Seal Beach National Wildlife Refuge Bird lovers will enjoy early-morning walking tours, offered the last Saturday of each month. The light-footed clapper rail and California least tern are among the notable endangered species thriving here. Bring binoculars and a photo ID, but leave your camera at home. The refuge sits inside an active military base and the folks at the Naval Weapons station get cranky if you try to snap pictures. The 8:30 a.m. tour is free; reservations required. 800 Seal Beach Boulevard, Seal Beach. 562-598-1024.
Bolsa Chica Ecological Preserve Just a five-minute drive from Seal Beach down PCH, the wetlands are a bird watcher’s
Festivals and Events
Seal Beach hosts the Rough Water Swim in July and Seal Beach Classic Car Show in April. Both events draw crowds and competitors from across Southern California. Check the Chamber of Commerce website for the calendar of events great and small. sealbeachchamber.com
The Pacific Inn. Tucked along a side street off Pacific Coast Highway, this three-story former Radission offers basic, fairly recently renovated guest rooms. Extras include a heated pool, hot tub, WiFi access, and continental breakfast. The hotel’s location is its greatest asset: The Pacific Inn is a short walk to the beach, shops, and restaurants. It also is across the street from Seal Beach’s public library with its distinctive landmark, one of the last remaining Pacific Red Cars, now a permanently parked mini-museum. Pets (under 35 pounds) are welcome the Pacific Inn. 600 Marina Drive, Seal Beach. 562-493-7501. pacificinn-sb.com
Ayres Hotel. The 112-room Ayres is nicely appointed — dark wood furnishings, pillow top mattresses, and rich burgundy and cream upholstery – for a hotel parked next to a freeway exit. This newish hotel (built in 2002) caters to weekday business travelers; guest rooms come with refrigerators, microwaves, marble countertops, and high-speed Internet access. Rates include a full breakfast and there’s a heated pool and spa. Prices dip on the weekends when the business crowd clears out. Bonus: There’s two choice restaurants – Spaghettini Italian Grill and Jazz Club (562-596-2199) and Kobe Japanese Steakhouse (562-596-9969) — across the street. 12850 Seal Beach Blvd., Seal Beach. 562-596-8330. ayreshotels.com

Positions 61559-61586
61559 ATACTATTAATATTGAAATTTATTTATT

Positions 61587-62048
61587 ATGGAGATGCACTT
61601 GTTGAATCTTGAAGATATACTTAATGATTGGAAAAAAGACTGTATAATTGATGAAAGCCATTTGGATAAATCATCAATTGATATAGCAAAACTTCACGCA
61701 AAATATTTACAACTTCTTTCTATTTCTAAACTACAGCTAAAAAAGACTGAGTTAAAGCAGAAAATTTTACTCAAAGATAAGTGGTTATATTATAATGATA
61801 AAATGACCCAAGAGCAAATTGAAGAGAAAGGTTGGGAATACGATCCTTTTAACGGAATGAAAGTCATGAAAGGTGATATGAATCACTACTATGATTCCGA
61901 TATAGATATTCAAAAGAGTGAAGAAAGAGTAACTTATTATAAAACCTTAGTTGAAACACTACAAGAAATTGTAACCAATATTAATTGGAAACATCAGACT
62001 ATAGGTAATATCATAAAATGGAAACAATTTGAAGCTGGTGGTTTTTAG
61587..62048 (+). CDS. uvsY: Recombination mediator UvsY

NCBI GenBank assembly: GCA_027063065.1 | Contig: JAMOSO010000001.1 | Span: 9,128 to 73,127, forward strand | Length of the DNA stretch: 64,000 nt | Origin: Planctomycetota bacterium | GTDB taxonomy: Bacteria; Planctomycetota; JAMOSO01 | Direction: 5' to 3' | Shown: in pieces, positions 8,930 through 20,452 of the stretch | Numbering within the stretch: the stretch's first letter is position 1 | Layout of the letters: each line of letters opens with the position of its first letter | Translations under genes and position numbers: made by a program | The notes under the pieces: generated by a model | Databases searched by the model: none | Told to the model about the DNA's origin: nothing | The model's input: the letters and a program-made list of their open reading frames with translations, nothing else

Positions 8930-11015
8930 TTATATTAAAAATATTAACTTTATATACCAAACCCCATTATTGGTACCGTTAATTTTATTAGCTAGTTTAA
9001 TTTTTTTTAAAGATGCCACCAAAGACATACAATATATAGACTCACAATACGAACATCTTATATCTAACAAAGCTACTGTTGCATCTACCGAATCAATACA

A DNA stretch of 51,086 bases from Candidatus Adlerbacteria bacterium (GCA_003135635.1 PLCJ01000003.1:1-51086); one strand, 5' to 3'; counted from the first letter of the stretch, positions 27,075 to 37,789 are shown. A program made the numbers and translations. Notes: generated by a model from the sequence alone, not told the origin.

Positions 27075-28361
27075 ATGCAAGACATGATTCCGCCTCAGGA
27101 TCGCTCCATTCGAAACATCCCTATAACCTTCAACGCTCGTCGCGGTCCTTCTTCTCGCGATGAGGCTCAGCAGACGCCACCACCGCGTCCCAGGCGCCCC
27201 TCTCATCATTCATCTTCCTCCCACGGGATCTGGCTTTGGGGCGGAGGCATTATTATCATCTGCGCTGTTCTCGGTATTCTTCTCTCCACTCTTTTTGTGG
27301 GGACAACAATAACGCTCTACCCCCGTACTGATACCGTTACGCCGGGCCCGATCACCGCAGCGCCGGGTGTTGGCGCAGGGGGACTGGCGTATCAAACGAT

Oakwood Long Beach Marina. The Oakwood offers furnished studios for nightly and extended stays and has a steady clientele of corporate types. This is a sprawling complex with 549 units, part of the Oakwood chain, but the place manages a welcoming resort feel with its large pool, hot tub, sand volleyball court, tennis courts, and movie nights for guests. The Oakwood is an easy walk down First Street straight to the beach. 333 First St., Seal Beach. 562 493-9700. oakwood.com.
Choice spots include:
Nick’s Deli. The tables are slightly chipped, the menu is handwritten, and drinks are self-served from a stand up refrigerator. But this unassuming deli is a local favorite. On weekend mornings a line of surfers and other patrons stretches out the front door. They jostle and don’t mind waiting for Nick’s enormous breakfast burritos, served all day long by customer demand. The sandwiches are tasty, too. Open for breakfast and lunch. 223 Main St., Seal Beach. 562-598-5072.
Angelos. This authentic Italian deli and market
Café Lafayette. This pleasing café covers all the bases and does it well, serving California-French entrees, sandwiches on fresh-baked baguettes, and fresh salads. Serves breakfast, lunch
Walt’s Wharf. In the heart of Main Street, Walt’s is a Seal Beach institution that serves up oak-grilled seafood, organic veggies, homemade
Mahé Restaurant. In sleepy Seal Beach, Mahé is one joint that always jumping. The food is an eclectic, upscale mix of seafood, steaks and delectable sushi creations (the house the Mahé Roll is outstanding!) On weekends, grab a lemon-drop martini and check out the live band in the bar while you wait for a table, or just belly up to the sushi bar and sample your way through the evening’specials. Mahalo! Open for dinner only; closed on Monday. 1400 Pacific Coast Highway, Seal Beach. 562-431-3022.
Bay Theatre This old-time movie house shows new and classic films. The theater has a vintage Wurlitzer pipe organ and occasionally screens silent movies with live organ music accompaniment. 340 Main St., Seal Beach. 562-431-9988. baytheatre.com
Spaghettini Italian Grill and Jazz Club. This fine eatery has a lively happy hour and live jazz from excellent regional bands. 3005 Old Ranch Parkway, Seal Beach. 562-596-2199.
The easiest way to get to Seal Beach is by car or shuttle service. Super Shuttle (800-258-3826) provides transportation to the Seal Beach area from all three nearby airports: Long Beach Airport, Orange County’s John Wayne Airport, and LAX. Shuttle rates vary.
The Orange County Transportation Authority offers bus service in Seal Beach and nearby areas. The faire is $1.25 or $3 for a day pass. Use OCTA’s online trip planner. 714-560-6282, octa.net